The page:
Objective To measure time between onset of tuberculosis (TB) symptoms and start of treatment, and to identify factors associated with delay in eight Colombian cities. Methods Operational research with a retrospective analytical cohort design was conducted in 2014 using routinely collected data about new smear-positive pulmonary TB patients from eight cities in Colombia (Barranquilla, Bogotá, Bucaramanga, Cali, Cúcuta, Medellín, Pereira, and Villavicencio). Date of symptom onset was sourced from TB surveillance databases. Data on all other variables came from National TB Program (NTP) registers. Results There were 2 545 new cases of smear-positive pulmonary TB, but a plausible date of symptom onset was available for only 1 456 (57%). Median number of days between symptom onset and treatment start was 51 days (interquartile range: 27-101). A total of 72% of patients had a delay (> 30 days between symptom onset and treatment start), and 28% had a 3+ bacillary load at diagnosis. Based on multiple logistic regression, three factors were significantly associated with delay: being uninsured (odds ratio (OR): 1.30; 95% confidence interval (CI): 1.01-1.68) and having an unknown HIV status (OR: 1.81; CI: 1.04-3.17), which increased risk, and coming from a neighborhood with NTP-employed community health workers, which decreased risk (OR: 0.56; CI: 0.34-0.90). Conclusions Delays still prevent timely TB diagnosis and treatment in Colombia. As the country aims for TB elimination, delays must be reduced, especially in cities and vulnerable neighborhoods, to stop community transmission. The NTP should focus not only on the number of cases detected but also on how long it takes to detect them. To monitor interventions designed to reduce delays, additional dates in the process should be recorded routinely. In addition, reliability and completeness of data are crucial for monitoring.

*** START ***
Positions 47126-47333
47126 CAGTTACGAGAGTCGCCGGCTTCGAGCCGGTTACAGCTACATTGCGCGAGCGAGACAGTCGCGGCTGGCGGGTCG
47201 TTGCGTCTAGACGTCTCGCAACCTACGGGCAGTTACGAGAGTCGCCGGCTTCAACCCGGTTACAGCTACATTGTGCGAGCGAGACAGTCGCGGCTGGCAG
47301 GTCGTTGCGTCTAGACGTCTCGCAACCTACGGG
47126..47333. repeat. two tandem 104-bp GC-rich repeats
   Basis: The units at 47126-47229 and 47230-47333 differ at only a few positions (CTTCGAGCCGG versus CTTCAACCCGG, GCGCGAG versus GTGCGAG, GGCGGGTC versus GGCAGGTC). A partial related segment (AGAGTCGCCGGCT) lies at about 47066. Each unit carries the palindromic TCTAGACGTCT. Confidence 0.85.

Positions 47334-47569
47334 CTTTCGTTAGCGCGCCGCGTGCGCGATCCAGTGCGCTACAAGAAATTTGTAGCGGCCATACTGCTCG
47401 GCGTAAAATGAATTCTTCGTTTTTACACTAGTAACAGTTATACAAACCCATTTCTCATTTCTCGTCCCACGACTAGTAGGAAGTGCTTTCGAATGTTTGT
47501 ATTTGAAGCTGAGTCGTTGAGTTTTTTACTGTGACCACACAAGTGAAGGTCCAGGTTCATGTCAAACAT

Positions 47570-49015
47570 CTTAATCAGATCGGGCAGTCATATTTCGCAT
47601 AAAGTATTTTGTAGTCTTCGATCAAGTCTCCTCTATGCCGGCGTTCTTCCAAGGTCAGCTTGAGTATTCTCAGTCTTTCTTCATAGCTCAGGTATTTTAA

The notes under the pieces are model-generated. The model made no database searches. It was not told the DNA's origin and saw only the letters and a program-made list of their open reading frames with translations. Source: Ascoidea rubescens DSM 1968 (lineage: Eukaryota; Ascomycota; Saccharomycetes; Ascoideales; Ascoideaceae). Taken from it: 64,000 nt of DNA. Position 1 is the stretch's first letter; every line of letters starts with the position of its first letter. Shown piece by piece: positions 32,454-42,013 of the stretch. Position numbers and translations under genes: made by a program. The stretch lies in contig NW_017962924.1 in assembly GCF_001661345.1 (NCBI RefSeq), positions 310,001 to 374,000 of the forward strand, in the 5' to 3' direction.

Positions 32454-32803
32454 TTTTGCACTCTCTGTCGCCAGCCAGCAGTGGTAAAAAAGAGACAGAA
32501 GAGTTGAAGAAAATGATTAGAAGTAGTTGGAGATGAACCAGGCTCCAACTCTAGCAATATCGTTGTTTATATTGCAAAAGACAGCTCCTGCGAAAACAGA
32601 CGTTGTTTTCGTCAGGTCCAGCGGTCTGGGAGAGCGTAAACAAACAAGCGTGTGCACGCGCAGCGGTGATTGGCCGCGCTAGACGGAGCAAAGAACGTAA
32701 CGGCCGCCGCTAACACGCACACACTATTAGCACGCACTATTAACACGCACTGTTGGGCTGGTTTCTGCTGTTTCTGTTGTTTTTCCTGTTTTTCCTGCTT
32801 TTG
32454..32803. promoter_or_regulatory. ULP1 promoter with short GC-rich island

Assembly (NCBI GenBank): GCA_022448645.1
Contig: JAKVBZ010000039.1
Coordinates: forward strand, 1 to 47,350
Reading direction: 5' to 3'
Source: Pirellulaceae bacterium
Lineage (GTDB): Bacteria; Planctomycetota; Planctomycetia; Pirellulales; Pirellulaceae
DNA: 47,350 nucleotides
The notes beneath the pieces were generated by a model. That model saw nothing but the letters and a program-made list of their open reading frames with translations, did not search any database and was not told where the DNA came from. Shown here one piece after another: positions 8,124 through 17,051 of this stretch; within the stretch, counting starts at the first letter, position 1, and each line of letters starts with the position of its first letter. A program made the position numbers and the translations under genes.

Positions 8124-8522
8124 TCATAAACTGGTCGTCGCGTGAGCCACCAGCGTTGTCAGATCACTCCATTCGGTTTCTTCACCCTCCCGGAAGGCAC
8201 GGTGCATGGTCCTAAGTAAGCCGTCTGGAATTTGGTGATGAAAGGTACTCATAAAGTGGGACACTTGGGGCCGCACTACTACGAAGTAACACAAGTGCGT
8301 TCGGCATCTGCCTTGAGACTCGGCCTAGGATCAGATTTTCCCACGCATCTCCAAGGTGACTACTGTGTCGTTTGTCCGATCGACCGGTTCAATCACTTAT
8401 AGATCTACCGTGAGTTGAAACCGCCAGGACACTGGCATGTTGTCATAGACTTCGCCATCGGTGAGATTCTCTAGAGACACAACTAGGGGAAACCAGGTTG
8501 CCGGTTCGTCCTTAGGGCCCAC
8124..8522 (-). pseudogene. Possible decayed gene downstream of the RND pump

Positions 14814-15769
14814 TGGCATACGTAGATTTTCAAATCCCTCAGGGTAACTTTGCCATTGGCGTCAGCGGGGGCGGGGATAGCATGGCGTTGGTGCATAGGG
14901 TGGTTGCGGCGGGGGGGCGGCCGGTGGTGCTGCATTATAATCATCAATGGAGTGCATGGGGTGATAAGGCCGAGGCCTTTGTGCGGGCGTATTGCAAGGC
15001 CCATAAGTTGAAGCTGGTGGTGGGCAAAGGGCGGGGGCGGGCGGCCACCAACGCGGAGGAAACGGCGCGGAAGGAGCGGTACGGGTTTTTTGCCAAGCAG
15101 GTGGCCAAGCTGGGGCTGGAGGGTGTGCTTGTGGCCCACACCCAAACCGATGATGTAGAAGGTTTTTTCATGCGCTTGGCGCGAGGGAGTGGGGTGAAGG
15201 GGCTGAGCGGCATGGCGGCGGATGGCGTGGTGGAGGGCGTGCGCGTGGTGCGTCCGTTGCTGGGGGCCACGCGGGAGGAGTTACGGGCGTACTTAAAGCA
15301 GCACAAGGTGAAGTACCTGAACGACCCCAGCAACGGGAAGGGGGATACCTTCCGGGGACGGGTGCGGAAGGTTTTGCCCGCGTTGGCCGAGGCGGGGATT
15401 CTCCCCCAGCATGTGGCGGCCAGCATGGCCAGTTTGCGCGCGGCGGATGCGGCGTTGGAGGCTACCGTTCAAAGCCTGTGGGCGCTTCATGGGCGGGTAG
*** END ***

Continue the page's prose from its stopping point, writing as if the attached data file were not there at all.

|Journal||Revista Panamericana de Salud Pública|
|Number of pages||7|
|Publication status||Published - 2016|
- Reproducibility of Results
- Retrospective Studies
- Tuberculosis, Pulmonary/diagnosis